Dr. Acharya agrees. "Skin health is multifactorial," she says. "Considering diet alone is blind-sighted, as so many different factors can contribute to skin conditions, from stress to genetics and hormonal imbalances — even using the wrong skin-care products." In the case of celebrities, it'd be remiss not to mention that most have free access to expert facialists, aestheticians who practice peels, filler, and Botox, and an abundance of skin-care products at their disposal. I can almost guarantee you that their glowing skin is a result of all of the above teamed with a balanced diet, not one or the other.

Considering diet alone is blind-sighted, as so many different factors can contribute to skin conditions, from stress to genetics and hormonal imbalances — even using the wrong skin-care products.

Dr. Paris Acharya

Diet Culture Generates Blame & Guilt

When it comes to skin, placing the focus solely on diet can lead to feelings of guilt and self-blame. Research by the Food Foundation found that eating a healthy diet is expensive for many people, and after bills are paid, food budget is the most likely to be cut. The report goes on to state that as a result, we're more inclined to opt for cheaper food, which is often the least healthy. This makes the "healthy skin starts in the gut" narrative an unattainable one.
The shame of not having a fridge full of fruit and vegetables or a pantry filled to bursting with costly health supplements is even more worrying when you consider that skin conditions can have an adverse effect on mental health; for instance, exacerbating anxiety. As Dr. Mahto noted, phrases like "feed your body the right food and it will take care of itself" unfairly put the onus on the individual for not "fueling your body with the right nutrients" if your skin doesn't clear up.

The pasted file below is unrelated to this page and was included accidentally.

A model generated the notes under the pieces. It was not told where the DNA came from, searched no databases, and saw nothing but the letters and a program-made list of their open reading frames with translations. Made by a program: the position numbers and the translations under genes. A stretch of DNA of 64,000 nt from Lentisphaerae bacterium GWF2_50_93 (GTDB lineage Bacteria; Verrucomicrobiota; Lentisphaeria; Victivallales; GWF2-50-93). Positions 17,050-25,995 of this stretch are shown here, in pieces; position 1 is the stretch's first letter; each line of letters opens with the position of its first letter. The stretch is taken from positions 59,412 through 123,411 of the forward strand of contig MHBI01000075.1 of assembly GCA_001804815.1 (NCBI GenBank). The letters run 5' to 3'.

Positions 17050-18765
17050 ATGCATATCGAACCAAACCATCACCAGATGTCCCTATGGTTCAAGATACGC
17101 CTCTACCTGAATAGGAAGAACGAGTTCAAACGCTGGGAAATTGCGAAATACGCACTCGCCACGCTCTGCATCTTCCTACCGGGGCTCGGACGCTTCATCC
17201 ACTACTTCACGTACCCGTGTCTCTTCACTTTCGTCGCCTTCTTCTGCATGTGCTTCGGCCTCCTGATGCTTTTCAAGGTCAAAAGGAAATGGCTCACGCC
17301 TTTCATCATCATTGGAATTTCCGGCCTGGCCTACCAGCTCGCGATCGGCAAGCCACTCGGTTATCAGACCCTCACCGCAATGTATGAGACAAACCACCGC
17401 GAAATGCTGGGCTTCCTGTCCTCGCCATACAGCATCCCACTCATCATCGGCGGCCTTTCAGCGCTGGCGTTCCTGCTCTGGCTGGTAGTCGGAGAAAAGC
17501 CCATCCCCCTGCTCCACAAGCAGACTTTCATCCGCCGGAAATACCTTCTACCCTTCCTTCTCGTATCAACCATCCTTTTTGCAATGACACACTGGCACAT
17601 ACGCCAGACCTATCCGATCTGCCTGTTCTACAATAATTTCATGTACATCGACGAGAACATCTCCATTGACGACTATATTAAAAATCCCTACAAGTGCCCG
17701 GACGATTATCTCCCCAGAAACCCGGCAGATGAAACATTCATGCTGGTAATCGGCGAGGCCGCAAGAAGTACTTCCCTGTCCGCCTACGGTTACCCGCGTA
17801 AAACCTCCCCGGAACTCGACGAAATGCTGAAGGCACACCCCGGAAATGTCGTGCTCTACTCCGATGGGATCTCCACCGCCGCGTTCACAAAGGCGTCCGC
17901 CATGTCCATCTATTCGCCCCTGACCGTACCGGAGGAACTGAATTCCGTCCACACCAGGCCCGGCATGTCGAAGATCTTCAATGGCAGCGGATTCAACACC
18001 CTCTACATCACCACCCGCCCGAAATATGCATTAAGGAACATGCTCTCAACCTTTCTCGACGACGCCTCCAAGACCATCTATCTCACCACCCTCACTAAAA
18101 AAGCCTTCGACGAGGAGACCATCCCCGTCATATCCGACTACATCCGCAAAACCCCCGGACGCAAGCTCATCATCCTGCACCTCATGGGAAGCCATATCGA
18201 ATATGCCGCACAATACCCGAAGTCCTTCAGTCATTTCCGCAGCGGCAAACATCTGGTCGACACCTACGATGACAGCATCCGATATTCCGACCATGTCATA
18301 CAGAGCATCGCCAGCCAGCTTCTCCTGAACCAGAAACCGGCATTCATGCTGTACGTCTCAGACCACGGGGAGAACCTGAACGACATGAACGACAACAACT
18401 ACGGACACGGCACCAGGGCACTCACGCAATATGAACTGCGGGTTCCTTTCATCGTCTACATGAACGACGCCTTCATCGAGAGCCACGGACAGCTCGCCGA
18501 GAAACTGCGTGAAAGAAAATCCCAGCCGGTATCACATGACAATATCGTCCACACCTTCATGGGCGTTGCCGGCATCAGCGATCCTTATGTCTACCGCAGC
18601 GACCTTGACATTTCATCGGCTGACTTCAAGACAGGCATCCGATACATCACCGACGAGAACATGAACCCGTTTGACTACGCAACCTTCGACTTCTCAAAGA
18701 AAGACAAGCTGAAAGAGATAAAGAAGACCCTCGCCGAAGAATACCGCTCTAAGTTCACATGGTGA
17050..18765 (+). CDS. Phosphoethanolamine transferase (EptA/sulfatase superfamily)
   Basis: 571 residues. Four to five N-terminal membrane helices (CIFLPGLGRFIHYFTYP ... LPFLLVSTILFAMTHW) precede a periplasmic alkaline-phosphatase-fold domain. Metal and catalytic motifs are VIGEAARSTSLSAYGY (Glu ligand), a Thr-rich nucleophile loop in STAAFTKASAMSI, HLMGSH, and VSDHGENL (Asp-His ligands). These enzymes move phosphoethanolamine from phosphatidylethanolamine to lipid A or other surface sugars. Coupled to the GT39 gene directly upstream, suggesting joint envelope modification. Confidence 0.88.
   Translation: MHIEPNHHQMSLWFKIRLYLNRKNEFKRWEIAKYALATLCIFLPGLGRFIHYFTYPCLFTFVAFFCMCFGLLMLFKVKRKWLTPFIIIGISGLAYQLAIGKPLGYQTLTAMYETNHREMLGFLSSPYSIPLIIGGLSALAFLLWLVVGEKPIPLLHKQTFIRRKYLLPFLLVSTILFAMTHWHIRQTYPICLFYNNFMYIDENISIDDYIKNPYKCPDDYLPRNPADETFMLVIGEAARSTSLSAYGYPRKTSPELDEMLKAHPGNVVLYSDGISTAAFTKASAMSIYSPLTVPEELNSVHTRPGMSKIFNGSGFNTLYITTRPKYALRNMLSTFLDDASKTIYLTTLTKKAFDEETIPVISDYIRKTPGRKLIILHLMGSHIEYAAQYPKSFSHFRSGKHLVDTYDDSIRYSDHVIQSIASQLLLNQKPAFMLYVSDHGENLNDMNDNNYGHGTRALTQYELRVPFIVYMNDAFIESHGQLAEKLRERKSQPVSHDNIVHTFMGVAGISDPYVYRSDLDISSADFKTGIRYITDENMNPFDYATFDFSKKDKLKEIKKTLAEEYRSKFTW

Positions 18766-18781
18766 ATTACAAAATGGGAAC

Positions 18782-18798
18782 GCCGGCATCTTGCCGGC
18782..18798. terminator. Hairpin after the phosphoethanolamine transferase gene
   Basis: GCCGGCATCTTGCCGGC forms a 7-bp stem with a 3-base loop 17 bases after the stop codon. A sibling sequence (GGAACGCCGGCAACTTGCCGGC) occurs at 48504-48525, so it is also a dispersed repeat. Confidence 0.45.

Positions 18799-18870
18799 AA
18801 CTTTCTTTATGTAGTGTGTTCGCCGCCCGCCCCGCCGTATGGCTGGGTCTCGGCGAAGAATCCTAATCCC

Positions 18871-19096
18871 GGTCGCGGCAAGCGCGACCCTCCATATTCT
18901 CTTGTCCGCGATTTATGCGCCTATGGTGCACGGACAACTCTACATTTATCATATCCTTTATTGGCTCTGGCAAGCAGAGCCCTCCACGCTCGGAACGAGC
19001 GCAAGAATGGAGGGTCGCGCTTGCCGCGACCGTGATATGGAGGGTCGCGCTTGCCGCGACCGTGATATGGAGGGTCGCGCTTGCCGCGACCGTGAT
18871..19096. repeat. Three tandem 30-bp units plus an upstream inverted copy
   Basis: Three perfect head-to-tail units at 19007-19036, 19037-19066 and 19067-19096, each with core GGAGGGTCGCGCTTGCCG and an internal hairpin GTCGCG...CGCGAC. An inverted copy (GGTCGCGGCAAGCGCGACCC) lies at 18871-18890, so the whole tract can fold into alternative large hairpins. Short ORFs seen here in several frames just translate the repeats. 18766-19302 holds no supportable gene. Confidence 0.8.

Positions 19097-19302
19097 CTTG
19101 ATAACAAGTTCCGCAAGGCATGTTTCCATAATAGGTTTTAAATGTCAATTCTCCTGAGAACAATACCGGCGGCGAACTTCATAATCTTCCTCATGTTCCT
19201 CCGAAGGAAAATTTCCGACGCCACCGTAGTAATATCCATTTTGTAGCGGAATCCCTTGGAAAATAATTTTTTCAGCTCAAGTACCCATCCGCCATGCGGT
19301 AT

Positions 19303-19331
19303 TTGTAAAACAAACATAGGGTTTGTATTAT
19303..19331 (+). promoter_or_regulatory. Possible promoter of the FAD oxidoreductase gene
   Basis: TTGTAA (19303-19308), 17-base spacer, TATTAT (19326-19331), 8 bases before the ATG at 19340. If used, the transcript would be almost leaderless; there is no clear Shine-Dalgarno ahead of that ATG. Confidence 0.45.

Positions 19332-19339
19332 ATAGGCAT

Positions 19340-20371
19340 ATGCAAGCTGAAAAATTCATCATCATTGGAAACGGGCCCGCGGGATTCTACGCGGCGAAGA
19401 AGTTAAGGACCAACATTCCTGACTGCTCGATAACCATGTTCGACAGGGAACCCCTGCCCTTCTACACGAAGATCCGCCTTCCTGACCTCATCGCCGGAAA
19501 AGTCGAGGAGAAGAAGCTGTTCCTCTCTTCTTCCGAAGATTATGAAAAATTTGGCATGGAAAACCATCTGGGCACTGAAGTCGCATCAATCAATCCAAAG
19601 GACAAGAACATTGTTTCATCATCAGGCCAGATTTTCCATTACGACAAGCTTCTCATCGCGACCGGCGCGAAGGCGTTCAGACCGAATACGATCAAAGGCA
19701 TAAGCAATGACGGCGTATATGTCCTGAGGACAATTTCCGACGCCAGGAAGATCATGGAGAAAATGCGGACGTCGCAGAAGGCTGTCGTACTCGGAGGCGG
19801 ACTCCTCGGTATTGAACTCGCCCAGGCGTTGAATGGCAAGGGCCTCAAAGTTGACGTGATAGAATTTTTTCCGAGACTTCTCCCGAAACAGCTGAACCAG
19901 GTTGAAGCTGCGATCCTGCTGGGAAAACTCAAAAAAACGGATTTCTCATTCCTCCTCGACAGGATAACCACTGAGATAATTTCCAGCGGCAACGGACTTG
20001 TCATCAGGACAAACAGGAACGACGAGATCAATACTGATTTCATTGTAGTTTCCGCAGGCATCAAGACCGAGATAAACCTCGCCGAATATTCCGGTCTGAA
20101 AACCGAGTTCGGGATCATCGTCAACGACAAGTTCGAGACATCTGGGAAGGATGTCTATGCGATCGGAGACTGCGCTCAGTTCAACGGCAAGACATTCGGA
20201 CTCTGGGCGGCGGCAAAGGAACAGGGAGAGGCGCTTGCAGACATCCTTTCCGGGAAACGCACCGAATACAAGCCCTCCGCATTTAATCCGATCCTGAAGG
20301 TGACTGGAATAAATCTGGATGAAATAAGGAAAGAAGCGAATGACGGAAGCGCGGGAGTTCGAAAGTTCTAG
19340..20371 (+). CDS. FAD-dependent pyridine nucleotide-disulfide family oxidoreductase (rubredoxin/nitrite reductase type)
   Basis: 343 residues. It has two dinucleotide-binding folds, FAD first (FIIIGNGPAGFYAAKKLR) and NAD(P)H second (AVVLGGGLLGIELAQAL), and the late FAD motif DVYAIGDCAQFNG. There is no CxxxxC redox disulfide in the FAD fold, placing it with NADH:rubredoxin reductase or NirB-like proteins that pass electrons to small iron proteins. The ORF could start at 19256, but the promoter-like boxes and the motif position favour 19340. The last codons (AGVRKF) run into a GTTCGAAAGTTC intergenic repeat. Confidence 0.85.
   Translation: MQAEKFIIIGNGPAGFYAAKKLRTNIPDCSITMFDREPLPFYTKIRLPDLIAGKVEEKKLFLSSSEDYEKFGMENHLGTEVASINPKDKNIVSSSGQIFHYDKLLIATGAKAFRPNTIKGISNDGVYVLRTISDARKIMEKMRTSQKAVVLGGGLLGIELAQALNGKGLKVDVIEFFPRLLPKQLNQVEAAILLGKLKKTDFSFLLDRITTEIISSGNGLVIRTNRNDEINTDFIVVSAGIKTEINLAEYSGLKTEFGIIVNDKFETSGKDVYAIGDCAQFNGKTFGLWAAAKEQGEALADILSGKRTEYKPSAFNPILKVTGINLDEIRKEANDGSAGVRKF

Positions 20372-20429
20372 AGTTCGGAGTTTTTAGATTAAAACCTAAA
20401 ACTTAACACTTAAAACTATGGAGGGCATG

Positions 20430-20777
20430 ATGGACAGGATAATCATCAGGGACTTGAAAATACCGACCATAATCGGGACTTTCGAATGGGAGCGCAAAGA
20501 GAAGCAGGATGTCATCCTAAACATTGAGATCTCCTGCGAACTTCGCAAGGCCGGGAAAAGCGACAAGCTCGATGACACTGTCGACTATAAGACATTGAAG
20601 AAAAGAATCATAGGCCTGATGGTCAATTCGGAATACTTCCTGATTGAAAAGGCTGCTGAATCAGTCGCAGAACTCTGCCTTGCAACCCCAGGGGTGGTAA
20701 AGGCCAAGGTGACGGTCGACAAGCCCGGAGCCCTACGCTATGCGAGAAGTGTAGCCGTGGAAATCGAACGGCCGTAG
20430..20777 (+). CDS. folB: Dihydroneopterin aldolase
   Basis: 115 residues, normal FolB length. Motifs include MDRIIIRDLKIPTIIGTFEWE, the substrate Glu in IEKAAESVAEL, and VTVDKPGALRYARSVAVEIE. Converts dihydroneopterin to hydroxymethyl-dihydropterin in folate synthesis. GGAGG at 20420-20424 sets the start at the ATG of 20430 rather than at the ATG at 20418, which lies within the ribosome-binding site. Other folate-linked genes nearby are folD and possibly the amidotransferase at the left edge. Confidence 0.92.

Restricting Food Can Be Dangerous

The hyperbolic phrases and expressions used by wellness influencers, health brands, and skin-care experts don't help, either. In many cases, some food groups thought to make skin issues "worse" are demonized. In October 2018, Dr. Mahto wrote an article for Refinery29 on an emerging trend among clients that encourages cutting out certain foods in a bid to improve the condition of skin, such as sugar, dairy, and gluten. Frighteningly, this can border on obsession, and Dr. Mahto pointed out that there is a very fine line between ditching food from your diet in order to clear breakouts and developing a full-fledged eating disorder.
Research has found connections between sugary foods and skin conditions such as acne, but the research around dairy, on the other hand, is poor. Dr. Mahto says that there is no acne guideline in the UK, Canada, or the US that recommends cutting out dairy for the treatment of acne. "Balance and moderation is key," says Dr. Acharya. It's just too black and white — not to mention not particularly science-backed — to see certain foods as "good" or "bad" for your skin.
Despite a lack of research, it's hard to escape the misinformation being promoted online, but it's important to note that eating healthily doesn't necessarily mean your skin will be transformed. "There are plenty of people who follow what most would consider to be a 'healthy lifestyle' but still have skin issues," said Dr. Mahto. "Their skin problems are not a reflection of their internal health."

Food isn't the be-all and end-all of achieving skin you're personally happy with. For many people, it isn't as straightforward as that.

If switching up your diet has helped improve your skin, then that's great. However, food isn't the be-all and end-all of achieving skin you're personally happy with, and for many people it isn't as straightforward as that. "I am a medical doctor and I am not saying food is not important to our overall health," said Dr. Mahto. "If anything, I would emphasize it is. However, I would also make the point, as always, that eating well for your skin is the same as eating well for your general health. There are no quick-fix superfoods or special recipes despite what a plethora of content would have you believe."
Skin is nuanced, and what worked for that beauty influencer who overhauled their diet might not work for you. "If you feel that you are struggling despite trying over-the-counter products, it's time to make an appointment with your doctor or a skin-care specialist who can give you more specific advice and initiate the most appropriate treatment to help with your skin condition," concludes Dr. Acharya.
This story was originally published on Refinery29 UK.